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‘Hank’ Luisetti, 86; His One-Handed Shot Ruled

From Associated Press

Angelo “Hank” Luisetti, the three-time All-American from Stanford who revolutionized basketball by popularizing the running one-handed shot, has died. He was 86.

Luisetti died Tuesday in San Mateo, said his companion, Nancy Gommeringer. He had been ill with an unknown ailment for four months, she said.

The 6-foot-2 forward changed the sport when he introduced his running one-handed shot to Madison Square Garden during a Dec. 30, 1936, game against Long Island University.

Stanford ended Long Island’s 43-game winning streak -- and Luisetti brought the beginning of the end for a game defined by the traditional two-handed set shot.

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“He has to be considered one of the innovators of the modern game of basketball,” Stanford coach Mike Montgomery said Saturday.

Montgomery said he first heard of Luisetti when he was 10. His father, who had played against Luisetti in college, told him that Luisetti was the “greatest player ever to play the game.”

Other West Coast players had worked on the one-handed shot, but Luisetti honed it best in competition.

He learned his skills on the playgrounds of San Francisco, developing the then-unusual one-handed style to hoist the ball over taller players. “Shooting two-handed, I just couldn’t reach the basket,” Luisetti once said. “I’d get the ball, take a dribble or two, and jump and shoot on the way up.

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“I didn’t jump and shoot at the height of my jump, the way they do now,” he said. “I’d let the ball go right near my face. I’d push and shoot, off my fingertips.”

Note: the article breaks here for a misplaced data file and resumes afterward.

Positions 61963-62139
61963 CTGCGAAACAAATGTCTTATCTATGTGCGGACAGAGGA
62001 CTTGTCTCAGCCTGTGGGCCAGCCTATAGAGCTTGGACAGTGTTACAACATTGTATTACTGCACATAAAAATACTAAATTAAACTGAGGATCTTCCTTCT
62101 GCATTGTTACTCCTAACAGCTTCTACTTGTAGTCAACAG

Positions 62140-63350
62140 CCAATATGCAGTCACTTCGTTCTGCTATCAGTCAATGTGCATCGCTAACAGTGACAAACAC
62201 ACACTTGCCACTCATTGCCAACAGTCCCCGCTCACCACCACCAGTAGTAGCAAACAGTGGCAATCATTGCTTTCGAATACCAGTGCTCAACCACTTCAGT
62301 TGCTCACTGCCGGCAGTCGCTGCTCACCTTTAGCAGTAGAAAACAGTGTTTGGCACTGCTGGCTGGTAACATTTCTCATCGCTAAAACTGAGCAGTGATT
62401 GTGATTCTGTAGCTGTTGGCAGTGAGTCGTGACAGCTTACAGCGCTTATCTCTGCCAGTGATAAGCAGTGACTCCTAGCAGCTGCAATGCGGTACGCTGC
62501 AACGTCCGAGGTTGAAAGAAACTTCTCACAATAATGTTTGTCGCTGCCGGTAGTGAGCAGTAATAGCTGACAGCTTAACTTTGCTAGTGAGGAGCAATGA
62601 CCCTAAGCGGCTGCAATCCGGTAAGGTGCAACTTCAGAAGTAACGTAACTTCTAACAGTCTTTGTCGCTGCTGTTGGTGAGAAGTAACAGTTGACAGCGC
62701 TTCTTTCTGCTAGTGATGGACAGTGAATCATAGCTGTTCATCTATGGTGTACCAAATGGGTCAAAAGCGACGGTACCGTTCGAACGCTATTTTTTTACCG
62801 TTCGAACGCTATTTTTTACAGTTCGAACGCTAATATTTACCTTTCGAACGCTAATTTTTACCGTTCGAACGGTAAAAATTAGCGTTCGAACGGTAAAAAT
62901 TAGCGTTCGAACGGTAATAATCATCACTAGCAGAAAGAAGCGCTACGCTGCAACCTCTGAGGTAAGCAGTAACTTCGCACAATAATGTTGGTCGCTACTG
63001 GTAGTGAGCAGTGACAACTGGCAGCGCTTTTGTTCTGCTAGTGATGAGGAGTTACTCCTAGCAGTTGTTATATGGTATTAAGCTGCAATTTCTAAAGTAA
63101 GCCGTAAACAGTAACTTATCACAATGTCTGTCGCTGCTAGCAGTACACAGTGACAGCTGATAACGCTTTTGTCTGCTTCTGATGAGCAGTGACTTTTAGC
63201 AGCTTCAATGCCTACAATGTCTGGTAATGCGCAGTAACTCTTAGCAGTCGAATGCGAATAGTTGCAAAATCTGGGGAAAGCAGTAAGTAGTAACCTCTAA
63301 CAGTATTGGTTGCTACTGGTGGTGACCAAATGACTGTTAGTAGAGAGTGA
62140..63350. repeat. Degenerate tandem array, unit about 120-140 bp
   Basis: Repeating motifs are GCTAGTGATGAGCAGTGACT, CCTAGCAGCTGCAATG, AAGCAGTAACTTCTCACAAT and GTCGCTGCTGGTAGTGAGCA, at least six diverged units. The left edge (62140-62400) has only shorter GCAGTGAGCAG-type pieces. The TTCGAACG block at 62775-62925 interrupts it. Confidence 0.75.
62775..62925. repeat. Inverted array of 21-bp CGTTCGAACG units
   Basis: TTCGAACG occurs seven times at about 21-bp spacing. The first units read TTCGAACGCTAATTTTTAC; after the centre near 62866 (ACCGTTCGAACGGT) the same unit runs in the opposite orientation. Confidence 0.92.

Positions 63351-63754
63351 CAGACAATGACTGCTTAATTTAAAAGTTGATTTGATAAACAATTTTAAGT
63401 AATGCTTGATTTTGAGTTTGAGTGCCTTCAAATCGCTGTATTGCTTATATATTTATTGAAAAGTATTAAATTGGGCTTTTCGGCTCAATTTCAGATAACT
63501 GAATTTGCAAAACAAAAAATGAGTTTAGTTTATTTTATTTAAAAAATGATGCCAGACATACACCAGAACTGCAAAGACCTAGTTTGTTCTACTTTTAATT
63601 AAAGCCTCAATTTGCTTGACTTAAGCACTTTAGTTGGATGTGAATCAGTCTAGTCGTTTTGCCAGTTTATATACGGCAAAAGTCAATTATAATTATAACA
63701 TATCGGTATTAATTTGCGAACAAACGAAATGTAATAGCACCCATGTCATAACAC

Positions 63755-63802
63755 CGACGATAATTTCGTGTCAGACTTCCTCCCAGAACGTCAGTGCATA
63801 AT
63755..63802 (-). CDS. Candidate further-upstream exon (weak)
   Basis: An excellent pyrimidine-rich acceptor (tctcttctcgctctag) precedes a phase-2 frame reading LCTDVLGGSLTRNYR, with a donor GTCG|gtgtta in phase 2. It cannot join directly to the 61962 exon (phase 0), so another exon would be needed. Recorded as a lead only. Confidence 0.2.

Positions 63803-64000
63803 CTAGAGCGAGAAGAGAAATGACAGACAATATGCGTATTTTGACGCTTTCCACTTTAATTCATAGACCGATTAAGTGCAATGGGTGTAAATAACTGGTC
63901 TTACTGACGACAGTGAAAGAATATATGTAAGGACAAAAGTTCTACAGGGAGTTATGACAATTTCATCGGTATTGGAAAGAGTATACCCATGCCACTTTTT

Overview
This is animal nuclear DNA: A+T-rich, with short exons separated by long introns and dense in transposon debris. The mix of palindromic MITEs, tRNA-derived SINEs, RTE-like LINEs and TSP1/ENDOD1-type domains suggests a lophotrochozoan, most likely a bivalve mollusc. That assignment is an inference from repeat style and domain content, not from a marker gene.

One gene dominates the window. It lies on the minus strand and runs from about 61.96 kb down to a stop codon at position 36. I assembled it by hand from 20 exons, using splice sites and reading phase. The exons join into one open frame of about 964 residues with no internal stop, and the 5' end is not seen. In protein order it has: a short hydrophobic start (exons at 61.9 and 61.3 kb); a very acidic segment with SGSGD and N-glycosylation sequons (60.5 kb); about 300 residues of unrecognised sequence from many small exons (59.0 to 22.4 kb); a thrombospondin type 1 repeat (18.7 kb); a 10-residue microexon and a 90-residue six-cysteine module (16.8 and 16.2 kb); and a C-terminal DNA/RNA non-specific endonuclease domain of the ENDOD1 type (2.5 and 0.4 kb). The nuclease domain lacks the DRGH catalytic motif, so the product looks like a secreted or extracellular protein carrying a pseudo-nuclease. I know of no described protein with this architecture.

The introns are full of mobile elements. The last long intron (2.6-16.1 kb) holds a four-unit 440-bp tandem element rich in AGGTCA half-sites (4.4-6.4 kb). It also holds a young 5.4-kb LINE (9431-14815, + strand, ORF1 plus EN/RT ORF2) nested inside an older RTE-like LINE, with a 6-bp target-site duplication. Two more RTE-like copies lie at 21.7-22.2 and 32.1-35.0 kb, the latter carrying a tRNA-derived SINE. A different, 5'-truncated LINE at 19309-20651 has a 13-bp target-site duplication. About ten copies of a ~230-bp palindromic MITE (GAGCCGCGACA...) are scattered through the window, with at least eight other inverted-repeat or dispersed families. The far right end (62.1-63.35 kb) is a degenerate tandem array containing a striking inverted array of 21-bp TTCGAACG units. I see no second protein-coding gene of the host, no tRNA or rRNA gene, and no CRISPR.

Luisetti was a three-time first-team All-American selection at Stanford, from 1936 through 1938. He was named the Helms Athletic Foundation Player of the Year in 1937 and 1938. Inducted into the Basketball Hall of Fame in 1959, he was selected for the inaugural Pac-10 Hall of Honor in March 2001.

He also became the first college player to score 50 points in a game, when Stanford beat Duquesne 92-27 on New Year’s Day 1938. That single-game scoring record still stands at Stanford.

His teammate, Phillip Zonne, remembered that game Saturday in an interview with Associated Press. The fellow forward recalled vividly the strategy he and Luisetti had employed: a forward-led full-court press.

“We did something differently. Luisetti and I would go down the court and meet the two guards who were bringing the ball up the court,” Zonne said. “They were so confused at one point that one of the guards handed [Luisetti] the basketball.”

After his collegiate career, Luisetti played on amateur club teams, including the Phillips 66ers and St. Mary’s Pre-Flight. He also coached the Stewart Chevrolets to the Amateur Athletic Union championship in 1951.

In addition to Gommeringer, Luisetti is survived by his son, Steven, of Sacramento, his daughter, Nancy, of St. Louis, and several grandchildren and great-grandchildren.


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